Previous cases suggest that the submission of false performance and experience certificates or bolstered CVs as part of a contract bid is the most common way companies put themselves at risk of sanction for fraud; although of course the definition is sufficiently wide to cover a wide range of conduct throughout the execution of a contract. In the 2011 fiscal year the World Bank Group debarred thirty five companies and individuals from doing business on any of its projects that it finances around the world.
Companies and individuals need to be aware of the wide definition of ‘fraudulent practice’ to adhere to their compliance obligations. Bretton Woods Law view is that more companies face the prospect of debarment for a ‘fraudulent practice’ than for a corrupt one.
If you are concerned that you may have committed a fraudulent practice Bretton Woods Law can investigate the matter on your behalf, advise you in confidence whether you have a defence, such as bona fide mistake or “rogue employee,” and suggest how best to proceed.
Contact Bretton Woods Law: email@example.com
The Office of Anticorruption and Integrity (OAI) of the Asian Development Bank (ADB) recently published its 2011 Annual Report (‘the Report’). Two core messages flow from it. The first is that efforts to tackle fraud and corruption have never been greater. The second is the importance of ‘communication’ both between the MDBs and through OAI’s aim to ‘empower’ those involved in ADB activities “with a deeper understanding of ADB’s approach to the anticorruption fight”. An appreciation of both messages is of paramount importance both for board members and employees of companies operating within the sphere of international development and procurement. Indeed, many may think they have a clear view of the meaning of fraud and corruption; they are often equally clear that ‘fraud’ and ‘corruption’ are words which do not apply to them or their companies. Yet the Report to the President may make for chilling reading: it spells out with crystal clarity conduct which may be viewed by the ADB as fraudulent or corrupt; conduct which, if found, will almost inevitably lead to the imposition of sanctions. What might surprise many, is just how easy it is for a company to cross the threshold into sanctionable conduct.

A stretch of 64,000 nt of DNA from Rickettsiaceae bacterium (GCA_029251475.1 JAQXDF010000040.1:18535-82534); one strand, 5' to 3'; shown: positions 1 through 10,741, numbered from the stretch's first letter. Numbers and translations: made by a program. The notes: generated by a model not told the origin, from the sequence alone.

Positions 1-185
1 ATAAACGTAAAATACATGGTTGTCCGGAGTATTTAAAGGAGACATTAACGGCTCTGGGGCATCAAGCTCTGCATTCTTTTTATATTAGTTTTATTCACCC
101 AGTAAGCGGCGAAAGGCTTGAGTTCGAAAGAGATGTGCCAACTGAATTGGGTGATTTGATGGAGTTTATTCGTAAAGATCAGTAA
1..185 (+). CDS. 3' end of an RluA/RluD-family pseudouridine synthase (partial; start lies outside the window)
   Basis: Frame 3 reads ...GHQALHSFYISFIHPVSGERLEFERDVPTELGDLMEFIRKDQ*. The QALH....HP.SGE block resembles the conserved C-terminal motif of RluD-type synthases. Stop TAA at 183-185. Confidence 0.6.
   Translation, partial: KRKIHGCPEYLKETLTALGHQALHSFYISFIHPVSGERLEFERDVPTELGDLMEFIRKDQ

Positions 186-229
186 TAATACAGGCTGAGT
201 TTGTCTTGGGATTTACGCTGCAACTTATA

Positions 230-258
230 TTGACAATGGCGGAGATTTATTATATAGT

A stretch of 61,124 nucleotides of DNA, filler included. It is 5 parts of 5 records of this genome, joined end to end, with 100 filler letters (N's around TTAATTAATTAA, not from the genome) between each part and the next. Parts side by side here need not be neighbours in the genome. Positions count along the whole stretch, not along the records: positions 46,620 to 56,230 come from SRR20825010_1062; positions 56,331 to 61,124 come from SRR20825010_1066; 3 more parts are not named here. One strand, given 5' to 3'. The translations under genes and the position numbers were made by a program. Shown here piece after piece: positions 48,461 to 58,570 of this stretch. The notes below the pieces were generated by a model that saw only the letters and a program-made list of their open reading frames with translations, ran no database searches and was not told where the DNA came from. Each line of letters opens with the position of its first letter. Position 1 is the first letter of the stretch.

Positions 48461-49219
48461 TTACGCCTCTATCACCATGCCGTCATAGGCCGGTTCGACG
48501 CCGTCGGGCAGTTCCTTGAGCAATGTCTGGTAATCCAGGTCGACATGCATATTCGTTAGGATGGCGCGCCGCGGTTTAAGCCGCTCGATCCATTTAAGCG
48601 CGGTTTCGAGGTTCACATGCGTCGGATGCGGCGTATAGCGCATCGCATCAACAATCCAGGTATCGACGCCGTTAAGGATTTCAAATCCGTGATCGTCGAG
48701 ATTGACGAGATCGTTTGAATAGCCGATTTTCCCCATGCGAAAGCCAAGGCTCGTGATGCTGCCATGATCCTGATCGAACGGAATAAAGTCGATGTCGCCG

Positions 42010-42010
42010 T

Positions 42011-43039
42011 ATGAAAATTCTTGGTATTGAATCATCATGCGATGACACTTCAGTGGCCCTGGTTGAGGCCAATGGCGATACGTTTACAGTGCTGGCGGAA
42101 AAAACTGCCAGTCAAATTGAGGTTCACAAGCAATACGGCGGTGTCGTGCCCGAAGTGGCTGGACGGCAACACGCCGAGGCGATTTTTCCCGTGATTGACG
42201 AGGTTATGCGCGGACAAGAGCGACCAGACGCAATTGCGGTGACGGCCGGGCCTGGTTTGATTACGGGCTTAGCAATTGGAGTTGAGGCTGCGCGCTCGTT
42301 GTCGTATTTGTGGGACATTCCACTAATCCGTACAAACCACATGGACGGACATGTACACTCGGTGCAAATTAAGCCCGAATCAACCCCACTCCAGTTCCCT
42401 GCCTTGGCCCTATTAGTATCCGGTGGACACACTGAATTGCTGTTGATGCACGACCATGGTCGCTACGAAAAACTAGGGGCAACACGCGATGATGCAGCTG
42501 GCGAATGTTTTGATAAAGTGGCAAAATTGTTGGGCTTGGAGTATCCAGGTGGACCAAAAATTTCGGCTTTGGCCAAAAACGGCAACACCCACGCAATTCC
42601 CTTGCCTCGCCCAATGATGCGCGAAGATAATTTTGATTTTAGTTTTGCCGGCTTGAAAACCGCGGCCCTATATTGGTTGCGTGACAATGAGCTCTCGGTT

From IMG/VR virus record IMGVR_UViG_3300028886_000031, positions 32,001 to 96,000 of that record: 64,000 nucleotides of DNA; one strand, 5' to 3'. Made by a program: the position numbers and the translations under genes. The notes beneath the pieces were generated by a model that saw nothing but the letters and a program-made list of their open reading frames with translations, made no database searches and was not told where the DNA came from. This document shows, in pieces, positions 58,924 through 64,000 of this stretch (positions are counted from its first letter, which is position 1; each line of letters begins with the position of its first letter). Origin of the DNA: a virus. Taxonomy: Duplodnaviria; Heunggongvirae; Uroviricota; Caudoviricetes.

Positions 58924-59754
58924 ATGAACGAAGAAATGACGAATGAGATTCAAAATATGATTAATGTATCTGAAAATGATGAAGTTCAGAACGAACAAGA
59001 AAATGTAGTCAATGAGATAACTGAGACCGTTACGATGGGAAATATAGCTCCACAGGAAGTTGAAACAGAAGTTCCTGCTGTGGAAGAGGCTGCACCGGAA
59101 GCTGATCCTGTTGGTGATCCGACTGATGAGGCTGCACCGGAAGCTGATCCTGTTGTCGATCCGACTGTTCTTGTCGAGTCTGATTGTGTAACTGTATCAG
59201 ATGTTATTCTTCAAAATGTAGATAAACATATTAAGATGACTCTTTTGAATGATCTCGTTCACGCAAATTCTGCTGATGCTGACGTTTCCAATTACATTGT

The Bribery Act 2010 has, understandably, focused the attention of many bodies corporate on the need to be cognisant of the risks associated with such corrupt conduct. However, it is important not to lose sight of the fact that sanctionable practices are not always as flagrant as the soliciting or payment of bribes. Indeed, in 2011, in the case of allegations dealt with by OAI, “fraudulent practice formed the majority of investigations at 60%”. Of that majority, misrepresentation “constitutes 52% of allegations pertaining to fraudulent practice, with submission of false documents (including bank guarantees, bid securities, or curricula vitae) at 27%. False or inflating financial claims represent 18% of the investigations”. It is of note that CV fraud is cited, since this is all too often a significant, but unappreciated risk area for many companies.